By: Henry VanBuskirk, CFP®, Wealth Manager
(This is part 3 of a four-part estate planning series)
In part 2 of this series, we discussed strategic ways that you can get assets out of your estate. In this post, we would like to go over how you can capitalize on minimizing your estate tax, while your heirs enjoy the appreciated value of your asset, and how you are able to have some benefits of your own during your lifetime. This is sometimes referred to as an “estate freeze”. Two estate freezing techniques that may be appropriate for your unique estate planning goals are utilizing an Intentionally Defective Grantor Trust (IDGT) and a Grantor Retained Annuity Trust (GRAT). If you have concerns regarding how these strategies could affect certain estate and gift planning transactions in which you intend to engage or have previously engaged, please contact your tax advisor and estate planning attorney to further discuss your estate and gift planning inquiries. Our firm is happy to work with you and your estate planning attorney on your unique situation and we can work together to help you achieve your estate planning goals.
Intentionally Defective Grantor Trust (IDGT)
This irrevocable trust allows the grantor to continue paying income taxes on certain trust assets. Even though this sounds like a negative feature, this is what makes it “intentionally defective” and it has several benefits. This is because since the grantor must pay all taxes on all trust income annually, the assets in the trust can grow tax-free, and more importantly, avoid gift taxation for the beneficiaries of the trust. Generally, it is best to sell assets to the IDGT because gifting assets to the IDGT could trigger gift taxes. Further, when assets are sold to an IDGT, there are no taxes owed because there is no capital gain recognized. Therefore, it is recommended that you take a highly appreciated asset (like a stock with a low-cost basis or shares of a family business) and sell it to the IDGT over a stated time (usually 10 years) in the form of an installment sale. The goal of the IDGT is to have your heirs inherit the funds in the IDGT and gift those assets at the original value that the IDGT was funded at and lower your taxable estate.
Basics of an IDGT
IDGT example: Mommy and Daddy Warbucks have an estate worth $100 million and are concerned about the size of their estate when it comes to what their heirs will inherit and what the estate tax bill will look like upon the Warbucks’ death. Part of their estate includes ABC stock that they bought for $100,000 that is now worth $10 million. Assume that the Warbucks’ sell the ABC stock to their newly formed IDGT over 10 years. After the end of the 10 years, the IDGT is fully funded with ABC stock. Now assume that for the next 10 years, the Warbucks’ IDGT appreciates to $20 million, their estate is now $110 million and then they pass away. During those 10 years that all shares of the ABC stock were in the IDGT, the Warbucks’ paid income tax on the dividends received, but did not pay any capital gains on any of the appreciation throughout the life of owning ABC stock. Further, they were able to gift their heirs $20 million of stock and receive a step up in cost basis. Additionally, they reduced the size of their estate when it comes to calculating tax liability to $90 million (instead of $110 million if they had not done an IDGT). As there are a lot of moving parts and due to an IDGT’s complexity, it is highly recommended that we work with you and an experienced attorney if an IDGT is recommended for your estate plan.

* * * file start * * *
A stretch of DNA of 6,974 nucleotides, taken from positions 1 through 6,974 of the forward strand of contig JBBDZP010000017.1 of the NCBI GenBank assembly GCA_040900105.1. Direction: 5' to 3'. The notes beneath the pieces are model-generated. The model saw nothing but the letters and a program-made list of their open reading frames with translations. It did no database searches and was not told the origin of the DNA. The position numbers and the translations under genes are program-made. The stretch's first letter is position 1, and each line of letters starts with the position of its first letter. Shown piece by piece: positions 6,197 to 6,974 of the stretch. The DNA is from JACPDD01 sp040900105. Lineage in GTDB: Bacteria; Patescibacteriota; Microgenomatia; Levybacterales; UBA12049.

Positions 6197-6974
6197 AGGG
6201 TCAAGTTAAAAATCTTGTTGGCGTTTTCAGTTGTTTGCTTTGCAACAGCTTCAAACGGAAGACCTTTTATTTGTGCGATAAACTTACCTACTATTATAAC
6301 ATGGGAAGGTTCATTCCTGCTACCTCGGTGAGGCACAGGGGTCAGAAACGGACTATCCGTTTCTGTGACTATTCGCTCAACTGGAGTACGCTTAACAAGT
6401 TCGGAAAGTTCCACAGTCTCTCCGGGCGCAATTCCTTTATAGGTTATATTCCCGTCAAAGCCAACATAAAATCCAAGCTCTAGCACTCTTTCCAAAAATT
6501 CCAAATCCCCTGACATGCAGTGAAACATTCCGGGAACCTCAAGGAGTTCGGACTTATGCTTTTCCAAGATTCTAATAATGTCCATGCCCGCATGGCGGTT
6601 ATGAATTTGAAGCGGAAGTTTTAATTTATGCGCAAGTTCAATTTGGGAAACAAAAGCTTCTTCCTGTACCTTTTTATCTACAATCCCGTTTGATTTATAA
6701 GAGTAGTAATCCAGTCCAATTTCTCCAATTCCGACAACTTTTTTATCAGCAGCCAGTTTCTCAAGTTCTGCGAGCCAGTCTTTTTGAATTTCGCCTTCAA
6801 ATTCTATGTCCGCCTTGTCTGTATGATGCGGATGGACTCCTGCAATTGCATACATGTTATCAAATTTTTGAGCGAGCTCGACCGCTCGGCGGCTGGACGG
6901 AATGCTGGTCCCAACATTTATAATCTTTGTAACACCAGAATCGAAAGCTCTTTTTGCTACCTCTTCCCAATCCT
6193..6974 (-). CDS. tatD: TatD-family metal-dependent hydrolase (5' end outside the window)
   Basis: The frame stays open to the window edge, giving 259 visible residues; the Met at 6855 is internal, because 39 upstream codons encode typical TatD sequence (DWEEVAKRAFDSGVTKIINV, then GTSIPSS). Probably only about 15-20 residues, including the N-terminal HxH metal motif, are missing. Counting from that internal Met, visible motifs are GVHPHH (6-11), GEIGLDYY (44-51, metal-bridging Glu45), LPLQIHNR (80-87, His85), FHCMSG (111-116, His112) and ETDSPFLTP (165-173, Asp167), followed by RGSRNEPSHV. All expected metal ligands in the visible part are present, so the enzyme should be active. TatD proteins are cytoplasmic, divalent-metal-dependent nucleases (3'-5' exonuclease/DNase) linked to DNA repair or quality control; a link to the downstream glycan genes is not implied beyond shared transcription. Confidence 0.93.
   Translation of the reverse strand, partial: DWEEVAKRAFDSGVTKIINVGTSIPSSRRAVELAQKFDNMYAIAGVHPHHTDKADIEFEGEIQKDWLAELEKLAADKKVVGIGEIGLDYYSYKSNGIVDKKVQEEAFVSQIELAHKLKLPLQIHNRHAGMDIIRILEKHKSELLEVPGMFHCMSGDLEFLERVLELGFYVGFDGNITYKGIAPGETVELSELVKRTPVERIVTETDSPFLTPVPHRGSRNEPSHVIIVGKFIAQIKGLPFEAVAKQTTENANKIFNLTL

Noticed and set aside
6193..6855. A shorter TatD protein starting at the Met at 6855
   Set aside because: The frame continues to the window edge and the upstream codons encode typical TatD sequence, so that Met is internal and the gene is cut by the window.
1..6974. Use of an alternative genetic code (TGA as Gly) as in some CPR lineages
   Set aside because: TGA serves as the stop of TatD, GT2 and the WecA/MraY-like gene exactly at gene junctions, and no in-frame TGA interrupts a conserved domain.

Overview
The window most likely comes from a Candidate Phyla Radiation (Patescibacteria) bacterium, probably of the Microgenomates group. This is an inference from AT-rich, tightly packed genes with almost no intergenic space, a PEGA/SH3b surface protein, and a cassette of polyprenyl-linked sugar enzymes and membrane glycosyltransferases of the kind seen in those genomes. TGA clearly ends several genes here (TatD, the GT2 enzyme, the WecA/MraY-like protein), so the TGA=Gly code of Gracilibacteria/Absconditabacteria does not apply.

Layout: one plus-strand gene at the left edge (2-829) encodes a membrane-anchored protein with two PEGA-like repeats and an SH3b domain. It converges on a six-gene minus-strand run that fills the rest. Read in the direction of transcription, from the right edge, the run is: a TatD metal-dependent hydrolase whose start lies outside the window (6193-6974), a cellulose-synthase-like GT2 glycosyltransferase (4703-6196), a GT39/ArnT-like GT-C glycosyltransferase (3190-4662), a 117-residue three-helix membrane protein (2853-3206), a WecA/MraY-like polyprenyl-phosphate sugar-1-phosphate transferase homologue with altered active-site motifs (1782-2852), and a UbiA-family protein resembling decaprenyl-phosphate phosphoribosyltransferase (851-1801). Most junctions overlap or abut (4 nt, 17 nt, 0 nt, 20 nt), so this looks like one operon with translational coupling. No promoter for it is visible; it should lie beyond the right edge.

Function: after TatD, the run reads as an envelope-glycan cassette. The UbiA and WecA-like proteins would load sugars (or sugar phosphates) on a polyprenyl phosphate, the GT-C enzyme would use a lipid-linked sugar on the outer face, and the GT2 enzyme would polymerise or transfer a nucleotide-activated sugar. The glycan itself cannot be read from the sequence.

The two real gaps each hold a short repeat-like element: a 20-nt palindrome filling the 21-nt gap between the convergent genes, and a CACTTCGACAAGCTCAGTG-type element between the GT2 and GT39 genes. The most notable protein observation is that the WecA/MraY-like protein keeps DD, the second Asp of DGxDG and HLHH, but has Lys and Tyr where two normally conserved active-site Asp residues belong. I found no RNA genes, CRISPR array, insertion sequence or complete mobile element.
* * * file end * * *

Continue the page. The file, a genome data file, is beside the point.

Grantor Retained Annuity Trust (GRAT)
A GRAT is an irrevocable trust that allows the grantor to fund the trust but retain the right to receive the original value of the assets contributed, while earning a rate of return specified by the IRS (referred to as the 7520 rate). After a predetermined period, the beneficiary will be gifted the assets tax-free in the trust and the grantor will have to pay a gift tax on the original value of the GRAT. The grantor will still be on the hook for income taxes for income received during the term of the GRAT. If the grantor passes away before the term of the GRAT is up, then the value of the remainder interest is also included in the grantor’s estate.
Basics of a GRAT
Fun Fact – Mark Zuckerberg transferred $3,023,128 to his GRAT as Facebook went public in 2012. He did this to help future generations in his estate receive the value of the stock when the GRAT term was up. When the GRAT term was up, the stock was valued at $37,315,513 and Mark was able to transfer that to his beneficiaries tax-free, while also being able to receive the original $3,023,128 after the term of the GRAT is up. Mark did have to pay income taxes on income received during the term of the GRAT and had a gift tax liability based on the original $3,023,128 at the end of the GRAT term, but as we learned from previous installments of this series, he would just utilize some of his married lifetime federal estate tax exemption of $24,120,000 to take care of the gift tax liability. Think what you will about Meta Platforms, Inc. (formerly known as Facebook), but Mark was able to legally lower his future tax bill with some careful planning that everyone has access to, not just the major CEOs of the world.
For the 4th and final part of this estate planning series, we will cover the last planning pillar that we use when discussing estate planning – Gifting Assets from the Estate.
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